'Electing the right people': A survey of elected social workers and candidates

Date of Completion

January 2008


Social Work|Political Science, General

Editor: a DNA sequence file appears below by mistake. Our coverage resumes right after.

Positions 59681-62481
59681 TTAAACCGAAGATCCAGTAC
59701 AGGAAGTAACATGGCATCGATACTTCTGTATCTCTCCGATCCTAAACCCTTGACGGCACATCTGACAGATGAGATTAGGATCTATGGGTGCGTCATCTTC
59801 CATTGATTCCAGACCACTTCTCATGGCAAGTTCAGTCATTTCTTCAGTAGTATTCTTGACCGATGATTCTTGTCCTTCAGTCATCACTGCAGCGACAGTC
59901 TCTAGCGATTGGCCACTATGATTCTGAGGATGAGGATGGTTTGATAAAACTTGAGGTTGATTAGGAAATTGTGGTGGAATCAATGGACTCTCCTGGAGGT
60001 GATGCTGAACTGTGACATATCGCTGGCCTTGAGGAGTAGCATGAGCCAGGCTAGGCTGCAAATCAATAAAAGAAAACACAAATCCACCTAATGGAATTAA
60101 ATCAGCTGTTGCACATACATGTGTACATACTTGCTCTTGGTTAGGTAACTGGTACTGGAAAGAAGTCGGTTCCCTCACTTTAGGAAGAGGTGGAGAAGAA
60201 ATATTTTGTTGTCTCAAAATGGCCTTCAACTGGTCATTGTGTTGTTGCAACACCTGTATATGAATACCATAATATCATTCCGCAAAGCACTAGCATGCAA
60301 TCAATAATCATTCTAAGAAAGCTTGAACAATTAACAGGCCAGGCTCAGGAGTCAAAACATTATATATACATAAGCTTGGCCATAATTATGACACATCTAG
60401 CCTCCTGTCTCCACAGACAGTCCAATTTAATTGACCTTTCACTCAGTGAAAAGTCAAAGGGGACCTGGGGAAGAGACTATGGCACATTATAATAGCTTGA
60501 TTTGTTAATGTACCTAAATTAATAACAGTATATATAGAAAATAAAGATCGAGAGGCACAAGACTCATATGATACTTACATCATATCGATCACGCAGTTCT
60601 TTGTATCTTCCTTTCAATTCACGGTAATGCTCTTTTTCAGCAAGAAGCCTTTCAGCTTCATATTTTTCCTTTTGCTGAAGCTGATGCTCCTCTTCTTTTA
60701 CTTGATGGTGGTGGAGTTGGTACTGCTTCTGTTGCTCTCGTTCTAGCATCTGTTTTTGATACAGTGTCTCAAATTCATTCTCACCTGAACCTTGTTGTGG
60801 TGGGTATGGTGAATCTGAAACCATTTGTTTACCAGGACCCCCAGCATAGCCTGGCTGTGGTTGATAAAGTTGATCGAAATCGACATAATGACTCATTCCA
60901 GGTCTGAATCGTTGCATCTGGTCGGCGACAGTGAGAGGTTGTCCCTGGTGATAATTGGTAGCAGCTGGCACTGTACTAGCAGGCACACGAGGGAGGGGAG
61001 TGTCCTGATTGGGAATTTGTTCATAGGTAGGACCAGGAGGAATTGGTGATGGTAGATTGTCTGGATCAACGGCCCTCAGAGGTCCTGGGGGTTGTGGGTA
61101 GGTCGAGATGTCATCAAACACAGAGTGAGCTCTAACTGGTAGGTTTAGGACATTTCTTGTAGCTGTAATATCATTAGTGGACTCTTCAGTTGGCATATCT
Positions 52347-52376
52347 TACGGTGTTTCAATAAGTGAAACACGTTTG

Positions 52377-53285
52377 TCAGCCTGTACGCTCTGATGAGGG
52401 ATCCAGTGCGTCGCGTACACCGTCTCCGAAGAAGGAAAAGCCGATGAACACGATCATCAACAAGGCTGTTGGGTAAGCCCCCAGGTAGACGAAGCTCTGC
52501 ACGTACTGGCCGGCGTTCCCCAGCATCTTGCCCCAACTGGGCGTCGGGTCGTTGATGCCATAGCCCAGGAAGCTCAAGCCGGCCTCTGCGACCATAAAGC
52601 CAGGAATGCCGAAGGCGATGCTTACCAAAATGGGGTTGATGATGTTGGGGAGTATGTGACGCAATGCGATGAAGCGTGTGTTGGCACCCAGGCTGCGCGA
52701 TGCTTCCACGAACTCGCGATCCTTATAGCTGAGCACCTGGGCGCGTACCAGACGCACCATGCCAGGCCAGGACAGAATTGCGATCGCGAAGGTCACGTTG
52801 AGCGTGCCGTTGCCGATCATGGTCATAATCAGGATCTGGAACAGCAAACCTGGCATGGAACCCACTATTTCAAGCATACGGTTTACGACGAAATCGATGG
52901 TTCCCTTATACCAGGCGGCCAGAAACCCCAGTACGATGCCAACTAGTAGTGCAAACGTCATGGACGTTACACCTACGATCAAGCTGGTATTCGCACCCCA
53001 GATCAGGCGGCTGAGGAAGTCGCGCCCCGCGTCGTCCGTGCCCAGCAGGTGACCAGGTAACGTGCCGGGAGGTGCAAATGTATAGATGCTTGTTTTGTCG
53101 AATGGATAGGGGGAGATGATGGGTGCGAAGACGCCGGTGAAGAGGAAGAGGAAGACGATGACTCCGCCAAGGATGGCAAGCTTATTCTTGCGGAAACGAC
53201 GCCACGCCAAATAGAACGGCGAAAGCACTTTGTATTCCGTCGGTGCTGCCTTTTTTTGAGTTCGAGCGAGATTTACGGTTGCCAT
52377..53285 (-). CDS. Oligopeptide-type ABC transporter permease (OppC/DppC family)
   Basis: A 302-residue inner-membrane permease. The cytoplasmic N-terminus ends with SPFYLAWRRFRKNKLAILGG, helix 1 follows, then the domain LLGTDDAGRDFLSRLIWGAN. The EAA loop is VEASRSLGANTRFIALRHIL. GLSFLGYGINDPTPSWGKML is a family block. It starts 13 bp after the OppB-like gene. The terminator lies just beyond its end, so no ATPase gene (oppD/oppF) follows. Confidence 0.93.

This research examined the path by which social workers become elected officials, how social work education prepared them for practice in the political arena, and what professional support they received during their campaigns. The number of known social workers in political office identified by this research was 416, more than double the previously known number. Sixty-six percent (n=270) responded to a survey about their experiences as a political social worker. Their responses show that elected social workers do not report the same gender differences in their path to office, in areas such as recruitment, previous political activity, and family encouragement, as do other elected officials. The male and female social workers in this study have similar paths to elected office, knowledge of and interest in issues, and attitudes about the demands of holding and running for office. Respondents provided information about the coursework, field experiences, and content in their social work education that had prepared them for their elected positions. Nearly two-thirds (63%) of respondents agreed that their social work education had prepared them to run for office. Based on these results, suggestions are made for ways social work education can prepare social workers for practice in the political arena, future research into the area of gender differences among social workers, and professional support for social work candidates. ^